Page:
Tuesday 27 December 2016

45 Years on this side of the Cross - David Heisler's testimony

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On December 16, 1971 Jesus put His arms around me. He saved my life and gave me Life. Here is my Testimony:
I’m a Jewish guy, born in New York City and raised in Connecticut. Jews, if they believe in a Messiah [Christ] at all, will generally say that he has not arrived. Most won’t talk about “Messiah”. There is some notion, in the Old Testament, that when the Messiah arrives there will be “peace on Earth” and since there is not peace now, then, ipso facto, there is no Messiah, yet.
In Jewish tradition there are different beliefs as to exactly who or what the Messiah is. There is certainly no consensus that He is the Son of God. As a kid I did go to synagogue (Jewish church) to some extent, but I never did my bar mitzvah at age 13 as some of my friends and most of my cousins. I did not take the study of Hebrew seriously so my family decided not to spend the money on the bar mitzvah. Bar Mitzvahs can be very expensive.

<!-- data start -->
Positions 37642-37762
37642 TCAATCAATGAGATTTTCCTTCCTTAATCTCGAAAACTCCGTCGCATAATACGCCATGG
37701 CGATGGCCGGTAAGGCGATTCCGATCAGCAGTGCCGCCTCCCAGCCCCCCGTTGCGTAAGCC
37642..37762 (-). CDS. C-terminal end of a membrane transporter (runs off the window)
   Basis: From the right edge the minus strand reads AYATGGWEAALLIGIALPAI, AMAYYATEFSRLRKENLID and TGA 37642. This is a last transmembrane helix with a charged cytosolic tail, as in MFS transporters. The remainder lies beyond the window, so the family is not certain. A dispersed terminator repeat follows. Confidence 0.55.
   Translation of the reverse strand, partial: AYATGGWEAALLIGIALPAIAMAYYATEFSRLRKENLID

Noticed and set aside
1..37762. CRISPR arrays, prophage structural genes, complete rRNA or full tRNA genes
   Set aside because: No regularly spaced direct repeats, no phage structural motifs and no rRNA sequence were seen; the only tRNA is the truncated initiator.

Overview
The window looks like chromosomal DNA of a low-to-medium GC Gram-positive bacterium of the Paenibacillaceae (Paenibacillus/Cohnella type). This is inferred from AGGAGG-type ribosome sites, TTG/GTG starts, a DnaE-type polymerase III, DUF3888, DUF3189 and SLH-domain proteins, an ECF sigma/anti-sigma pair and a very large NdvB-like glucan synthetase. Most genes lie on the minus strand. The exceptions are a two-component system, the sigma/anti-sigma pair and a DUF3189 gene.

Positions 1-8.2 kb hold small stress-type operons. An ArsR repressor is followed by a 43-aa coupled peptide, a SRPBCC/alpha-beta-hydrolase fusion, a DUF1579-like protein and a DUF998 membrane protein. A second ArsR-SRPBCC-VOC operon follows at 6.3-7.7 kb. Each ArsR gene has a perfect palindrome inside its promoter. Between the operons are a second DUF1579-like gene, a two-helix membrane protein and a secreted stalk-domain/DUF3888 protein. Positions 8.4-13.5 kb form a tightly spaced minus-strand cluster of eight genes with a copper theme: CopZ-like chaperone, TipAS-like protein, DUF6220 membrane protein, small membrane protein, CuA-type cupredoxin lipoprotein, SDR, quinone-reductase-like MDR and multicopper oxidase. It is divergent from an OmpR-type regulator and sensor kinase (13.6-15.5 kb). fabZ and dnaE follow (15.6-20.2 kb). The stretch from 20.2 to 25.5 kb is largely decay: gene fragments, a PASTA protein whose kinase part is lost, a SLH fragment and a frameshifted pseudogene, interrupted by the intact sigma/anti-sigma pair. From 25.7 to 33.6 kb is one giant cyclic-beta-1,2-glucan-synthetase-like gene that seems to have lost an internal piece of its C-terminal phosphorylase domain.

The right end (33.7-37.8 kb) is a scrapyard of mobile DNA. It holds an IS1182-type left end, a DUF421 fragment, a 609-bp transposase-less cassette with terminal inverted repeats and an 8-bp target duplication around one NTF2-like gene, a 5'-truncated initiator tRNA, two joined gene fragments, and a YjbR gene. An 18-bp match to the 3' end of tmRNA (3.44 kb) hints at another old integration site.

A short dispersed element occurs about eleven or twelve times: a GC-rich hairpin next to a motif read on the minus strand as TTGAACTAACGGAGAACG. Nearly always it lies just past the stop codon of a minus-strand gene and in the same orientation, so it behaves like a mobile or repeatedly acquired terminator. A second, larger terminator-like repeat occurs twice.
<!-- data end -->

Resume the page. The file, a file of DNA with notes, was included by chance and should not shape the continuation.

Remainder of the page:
Nonetheless, I always believed in God. To me it was fighting words if someone said that God did not exist. I never thought that life or anything for that matter could exist without God. Nothing made sense if there was no God. I remember lying in my bed at night, looking up at the ceiling and thinking, “I know You’re out there, somewhere, but I don’t know You.” I was speaking to and about God. I believed in Him, but didn’t know Him. Believe me, there is a difference between acknowledging existence and knowing.